Stephen Greenblatt’s Will in the World: How Shakespeare Became Shakespeare is entertaining and insightful throughout, but when it reaches the year 1600 and Hamlet, it becomes brilliant. Greenblatt attributes the transcendence of Shakespeare’s late tragedies to a technical device that he labels excision of motive. In each case, Shakespeare made his story less logical than his historical sources by removing an obvious motivation. For instance, in the original Hamlet saga, Hamlet’s uncle kills Hamlet’s father the king in plain sight, so that there is no secret as to who the murderer was. Young Hamlet feigns madness for a manifest practical reason, so that his uncle will think he is not dangerous; otherwise, the uncle would have to kill Hamlet for fear that he would eventually avenge his father’s death. Making the murder a secret revealed only by the ghost, Shakespeare removes the rationale for feigning madness, relocating it in Hamlet’s own psychology.
By excising the rationale for Hamlet’s madness, Shakespeare made it the central focus of the entire tragedy. The play’s key moment of psychological revelation – the moment that virtually everyone remembers – is not the hero’s plotting of revenge, not even his repeated, passionate self-reproach for inaction, but rather his contemplation of suicide: “To be or not to be, that is the question.” [p. 307]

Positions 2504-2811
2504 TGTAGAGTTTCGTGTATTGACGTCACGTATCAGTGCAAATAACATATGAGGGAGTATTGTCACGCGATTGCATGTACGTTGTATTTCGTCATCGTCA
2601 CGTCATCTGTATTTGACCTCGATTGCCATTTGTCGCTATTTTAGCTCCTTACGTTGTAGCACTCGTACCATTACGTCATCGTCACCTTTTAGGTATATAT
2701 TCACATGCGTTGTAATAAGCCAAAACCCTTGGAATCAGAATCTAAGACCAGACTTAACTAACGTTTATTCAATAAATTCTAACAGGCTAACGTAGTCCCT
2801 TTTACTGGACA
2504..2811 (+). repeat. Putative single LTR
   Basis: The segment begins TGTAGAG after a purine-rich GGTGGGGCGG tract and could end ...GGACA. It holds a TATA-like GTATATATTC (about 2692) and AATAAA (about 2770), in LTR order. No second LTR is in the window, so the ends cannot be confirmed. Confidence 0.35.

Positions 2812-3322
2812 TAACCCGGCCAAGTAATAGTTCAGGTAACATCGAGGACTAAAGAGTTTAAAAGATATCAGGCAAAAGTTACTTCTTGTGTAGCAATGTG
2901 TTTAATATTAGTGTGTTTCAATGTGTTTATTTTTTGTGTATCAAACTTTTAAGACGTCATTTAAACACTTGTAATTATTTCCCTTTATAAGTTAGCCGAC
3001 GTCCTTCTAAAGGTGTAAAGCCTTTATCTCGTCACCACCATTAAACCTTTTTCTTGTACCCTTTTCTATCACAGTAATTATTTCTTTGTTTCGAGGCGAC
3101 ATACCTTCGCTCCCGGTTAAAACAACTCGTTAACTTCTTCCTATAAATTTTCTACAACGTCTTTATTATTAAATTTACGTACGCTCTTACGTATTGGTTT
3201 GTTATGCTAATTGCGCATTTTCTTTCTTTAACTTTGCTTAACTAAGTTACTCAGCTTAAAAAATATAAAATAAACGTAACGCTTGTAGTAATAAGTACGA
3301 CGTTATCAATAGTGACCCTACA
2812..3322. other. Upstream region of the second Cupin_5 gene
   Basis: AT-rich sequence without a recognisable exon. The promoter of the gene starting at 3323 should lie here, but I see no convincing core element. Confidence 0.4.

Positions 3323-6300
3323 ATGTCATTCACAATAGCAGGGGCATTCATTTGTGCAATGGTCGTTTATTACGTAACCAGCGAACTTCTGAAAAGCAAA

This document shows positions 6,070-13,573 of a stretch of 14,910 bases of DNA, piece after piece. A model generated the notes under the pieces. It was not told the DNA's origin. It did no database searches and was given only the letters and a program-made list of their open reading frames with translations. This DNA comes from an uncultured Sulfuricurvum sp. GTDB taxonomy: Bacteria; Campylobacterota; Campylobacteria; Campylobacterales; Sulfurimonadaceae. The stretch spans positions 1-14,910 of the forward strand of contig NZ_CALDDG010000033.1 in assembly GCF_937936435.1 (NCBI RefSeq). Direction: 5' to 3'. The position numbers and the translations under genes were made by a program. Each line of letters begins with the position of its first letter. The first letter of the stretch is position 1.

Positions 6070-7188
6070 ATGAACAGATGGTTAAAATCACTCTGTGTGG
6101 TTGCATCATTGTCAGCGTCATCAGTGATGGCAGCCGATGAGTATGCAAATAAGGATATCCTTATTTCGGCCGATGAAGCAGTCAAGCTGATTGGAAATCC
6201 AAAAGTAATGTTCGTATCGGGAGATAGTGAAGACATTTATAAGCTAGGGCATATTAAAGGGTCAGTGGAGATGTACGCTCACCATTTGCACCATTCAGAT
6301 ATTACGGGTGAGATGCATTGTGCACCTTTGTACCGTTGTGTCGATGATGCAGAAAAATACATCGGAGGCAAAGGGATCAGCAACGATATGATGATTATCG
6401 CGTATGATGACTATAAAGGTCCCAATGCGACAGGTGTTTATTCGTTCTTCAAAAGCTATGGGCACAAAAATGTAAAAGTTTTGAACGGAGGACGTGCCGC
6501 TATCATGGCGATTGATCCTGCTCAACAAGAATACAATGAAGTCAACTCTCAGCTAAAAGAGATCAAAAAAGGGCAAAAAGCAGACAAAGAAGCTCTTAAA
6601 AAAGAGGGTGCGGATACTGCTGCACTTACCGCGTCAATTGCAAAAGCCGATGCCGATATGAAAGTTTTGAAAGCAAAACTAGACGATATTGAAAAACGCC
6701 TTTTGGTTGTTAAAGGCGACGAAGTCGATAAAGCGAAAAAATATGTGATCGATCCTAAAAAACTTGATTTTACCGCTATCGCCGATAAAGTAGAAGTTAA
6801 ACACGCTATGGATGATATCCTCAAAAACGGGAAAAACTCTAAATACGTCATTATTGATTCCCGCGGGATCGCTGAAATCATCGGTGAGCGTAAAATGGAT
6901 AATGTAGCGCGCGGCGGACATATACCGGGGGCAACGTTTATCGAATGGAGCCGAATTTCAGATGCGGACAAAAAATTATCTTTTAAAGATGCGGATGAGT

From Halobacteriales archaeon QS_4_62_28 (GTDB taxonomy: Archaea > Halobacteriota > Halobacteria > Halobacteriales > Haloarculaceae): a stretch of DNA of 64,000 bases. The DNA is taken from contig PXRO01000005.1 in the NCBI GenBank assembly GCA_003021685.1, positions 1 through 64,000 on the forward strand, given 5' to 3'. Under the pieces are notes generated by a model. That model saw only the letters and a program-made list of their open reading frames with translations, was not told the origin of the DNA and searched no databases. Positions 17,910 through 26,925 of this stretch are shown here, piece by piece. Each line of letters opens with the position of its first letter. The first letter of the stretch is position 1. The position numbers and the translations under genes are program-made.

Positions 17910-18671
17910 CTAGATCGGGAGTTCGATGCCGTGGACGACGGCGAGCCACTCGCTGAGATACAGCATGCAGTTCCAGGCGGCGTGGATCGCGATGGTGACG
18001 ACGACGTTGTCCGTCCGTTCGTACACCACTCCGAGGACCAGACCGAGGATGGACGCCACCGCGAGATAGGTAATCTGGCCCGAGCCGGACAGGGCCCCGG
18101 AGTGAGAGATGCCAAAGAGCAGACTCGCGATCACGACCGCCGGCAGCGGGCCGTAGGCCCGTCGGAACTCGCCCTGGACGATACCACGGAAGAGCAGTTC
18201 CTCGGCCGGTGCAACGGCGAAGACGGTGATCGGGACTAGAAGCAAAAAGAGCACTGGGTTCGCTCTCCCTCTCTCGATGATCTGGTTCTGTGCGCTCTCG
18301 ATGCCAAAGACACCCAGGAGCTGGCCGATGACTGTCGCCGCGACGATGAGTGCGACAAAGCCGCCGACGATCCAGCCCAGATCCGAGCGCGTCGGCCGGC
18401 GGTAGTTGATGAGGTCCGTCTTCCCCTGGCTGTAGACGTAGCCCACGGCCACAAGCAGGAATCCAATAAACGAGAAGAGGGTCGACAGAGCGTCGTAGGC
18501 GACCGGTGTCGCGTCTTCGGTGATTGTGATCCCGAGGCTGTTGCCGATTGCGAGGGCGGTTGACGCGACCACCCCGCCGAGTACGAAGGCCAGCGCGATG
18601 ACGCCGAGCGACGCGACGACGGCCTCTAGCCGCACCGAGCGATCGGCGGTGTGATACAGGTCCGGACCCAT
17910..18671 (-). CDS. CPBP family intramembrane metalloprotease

Likewise, in the original sources for King Lear, the king poses a test to find which of his daughters loves him most because he is about to divide his kingdom proportionally. But at the opening of Shakespeare’s version, Lear has already divided his kingdom in three equal parts to give to his daughters: thus there is no rationale for the love-test, which seems like an arbitrary neurosis on his part. Shakespeare made his plays more powerful, Greenblatt argues, because the mainspring for the characters’ actions is no longer the logic of the situation, but something gnawing at them from the inside, which we and the dialogue must now focus on to figure out. It’s a compelling reminder that a work of art draws its highest power not from making rational sense, but from clearly-delineated contradictions whose non-sense draws us into the work.